How is a Herniated Spinal Disk Treated?

What is a spinal disk? Well, a spinal disk, also known spinal disc, resembles a small, “jelly” donut (i.e. a soft center surrounded by a tough exterior). Spinal disks are located between your vertebrae (bones that form your spine). What is a herniated spinal disk? Well, a herniated spinal disk, also known as a “slipped disk” or ruptured disk, occurs when the some of the “jelly” (the softer part of the disk) leaks out through a small crack or tear in the harder exterior. When this occurs, nearby nerves are irritated, which causes pain, weakness, and numbness in the associated arm or leg. It is important to note that you may not experience herniated spinal disk symptoms. In fact, some people do not even realize that they have a herniated spinal disk. Those people typically do not require surgery to repair the “slipped disk.”

Most herniated disks either occur in your lumbar spine (lower back) or cervical spine (neck). What causes a herniated spinal disk? The cause varies, but gradual wear-and-tear from aging, and overuse (i.e. heavy lifting, twisting, and/or turning) of your back, leg, and thigh muscles appear to play a role in the development and progression on this condition. Although rare, a traumatic fall or blow to the back can cause a herniated disk. In some cases, the exact cause of the “slipped” disk is unknown. If you suspect that you have a herniated spinal disk (i.e. “slipped disk” or ruptured disk) it is important that you consult a neurologist or neurosurgeon for an evaluation. If you are wondering how this condition is treated, you have come to the right place. This article will provide you with various treatment options that can repair your herniated spinal disk.

Symptoms

The most common symptoms associated with a herniated spinal disk are:

Arm or Leg Pain

If your “slipped disk” is located in the lumbar region of your spine, you may feel the most pain in your thigh, buttock, and/or calf (on the affected side). You may also feel some pain in your foot. On the other hand, if your “slipped disk” is located in the cervical region of your spine, you may feel severe pain in your arm or shoulder (on the affected side). In this case, the intense pain may radiate to your arm or shoulder when you sneeze, cough, or turn your body (move your spine from side to side).

Numbness or Prickling

If you have a herniated spinal disk, the affected nerves can cause numbness, or a prickling sensation in that part of your body.

Weakness

A ruptured disk can cause your muscles (connected to the affected nerves) to weaken. When this occurs, you may feel less stable. You may also have a difficult time lifting, and/or holding objects or people. Moreover, there may be times when you stumble, and/or fall.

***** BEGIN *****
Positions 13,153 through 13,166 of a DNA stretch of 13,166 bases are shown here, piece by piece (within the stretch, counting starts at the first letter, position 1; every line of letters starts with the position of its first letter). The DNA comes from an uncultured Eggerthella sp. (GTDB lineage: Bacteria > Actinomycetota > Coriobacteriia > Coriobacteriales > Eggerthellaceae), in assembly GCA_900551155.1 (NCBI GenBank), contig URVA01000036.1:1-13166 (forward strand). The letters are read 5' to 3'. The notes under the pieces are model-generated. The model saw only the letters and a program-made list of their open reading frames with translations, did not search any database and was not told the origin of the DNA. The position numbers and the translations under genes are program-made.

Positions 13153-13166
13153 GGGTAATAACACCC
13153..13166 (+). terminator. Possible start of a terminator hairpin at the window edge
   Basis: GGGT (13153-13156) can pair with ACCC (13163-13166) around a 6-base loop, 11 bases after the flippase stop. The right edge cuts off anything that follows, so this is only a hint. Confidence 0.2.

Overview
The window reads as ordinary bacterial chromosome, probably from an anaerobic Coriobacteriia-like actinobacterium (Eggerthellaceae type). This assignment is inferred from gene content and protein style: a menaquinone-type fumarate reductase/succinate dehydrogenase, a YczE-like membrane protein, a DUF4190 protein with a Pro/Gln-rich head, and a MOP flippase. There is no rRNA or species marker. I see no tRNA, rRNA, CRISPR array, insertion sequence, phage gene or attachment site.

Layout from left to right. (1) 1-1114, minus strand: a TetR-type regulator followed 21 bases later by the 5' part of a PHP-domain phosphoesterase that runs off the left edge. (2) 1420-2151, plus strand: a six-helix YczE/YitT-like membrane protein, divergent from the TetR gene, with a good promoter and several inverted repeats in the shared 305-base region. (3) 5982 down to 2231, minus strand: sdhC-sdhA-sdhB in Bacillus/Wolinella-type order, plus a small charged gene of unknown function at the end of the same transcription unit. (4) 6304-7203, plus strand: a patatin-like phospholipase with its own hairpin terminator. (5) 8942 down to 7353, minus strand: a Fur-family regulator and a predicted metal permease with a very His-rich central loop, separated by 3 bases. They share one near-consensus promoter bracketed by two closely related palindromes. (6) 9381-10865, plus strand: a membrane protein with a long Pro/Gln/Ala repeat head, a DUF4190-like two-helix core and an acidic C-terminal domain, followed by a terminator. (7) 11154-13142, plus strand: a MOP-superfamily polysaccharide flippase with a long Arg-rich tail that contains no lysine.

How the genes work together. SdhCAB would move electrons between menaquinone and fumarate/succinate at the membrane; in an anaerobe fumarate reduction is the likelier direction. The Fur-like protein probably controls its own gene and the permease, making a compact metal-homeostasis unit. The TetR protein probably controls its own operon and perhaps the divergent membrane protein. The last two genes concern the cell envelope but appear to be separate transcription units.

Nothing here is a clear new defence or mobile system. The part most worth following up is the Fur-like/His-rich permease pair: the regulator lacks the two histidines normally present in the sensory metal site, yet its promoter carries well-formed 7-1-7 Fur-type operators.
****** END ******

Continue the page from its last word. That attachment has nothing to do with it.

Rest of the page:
Treatments

Most neurologists and neurosurgeons recommend that you avoid strenuous and rigorous activities and exercises, and follow a customized treatment plan (i.e. medication, surgery, therapy etc.) and exercise regimen to manage the discomforts of a herniated spinal disk.

Medications

Your neurologist or neurosurgeon may prescribe medications to treat your “slipped disk.” These medications may include:

  • Over-The-Counter Painkillers (i.e. ibuprofen or naproxen) offer temporary relief for mild-to-moderate back and neck pain.
  • Prescription Painkillers/Narcotics (i.e. codeine, hydrocodone, or oxycodone) are used to relieve disk pain.
  • Nerve Pain Medications (i.e. Lyrica, Cymbalta, Ultram, or amitriptyline) are prescribed to ease nerve-damage pain.
  • Muscle Relaxants are used to “quiet” muscle spasms.
  • Cortisone Injections are used to ease pain and reduce swelling.

Therapy

Your neurologist or neurosurgeon may also recommend therapy (lifestyle changes, physical therapy, and/or a customized exercise program) to ease the pain and discomfort of a herniated spinal disk. Your therapy program may include the following:

  • Ultrasounds
  • Traction
  • Heat or ice
  • Electrical stimulation
  • Temporary neck or lower back bracing

Surgery

If all other treatments have been ineffective, your neurologist or neurosurgeon may suggest surgery for your herniated spinal disk. It is important to note that this surgery only needed for a small number of people. In fact, this treatment approach is only mentioned, if you continue to experience worsening pain or if the disk has the ability to affect bodily functions, or your qulaity of life (i.e. difficulty standing, and/or walking, loss of bladder or bowel control, and/or numbness or weakness). During surgery your surgeon, will most likely remove a part of the protruding disk, but not the entire disk. It is rare to remove the entire disk. In some cases, your surgeon may fuse your vertebrae (bones) together with metal hardware. This will make your spine more stable.

References:

Mayo Clinic. (2014). Herniated disk. Retrieved from http://www.mayoclinic.org/diseases-conditions/herniated-disk/basics/treatment/con-20029957

WebMD. (2014). Lumbar herniated disc – Topic overview. Retrieved from http://www.webmd.com/back-pain/tc/herniated-disc-topic-overview

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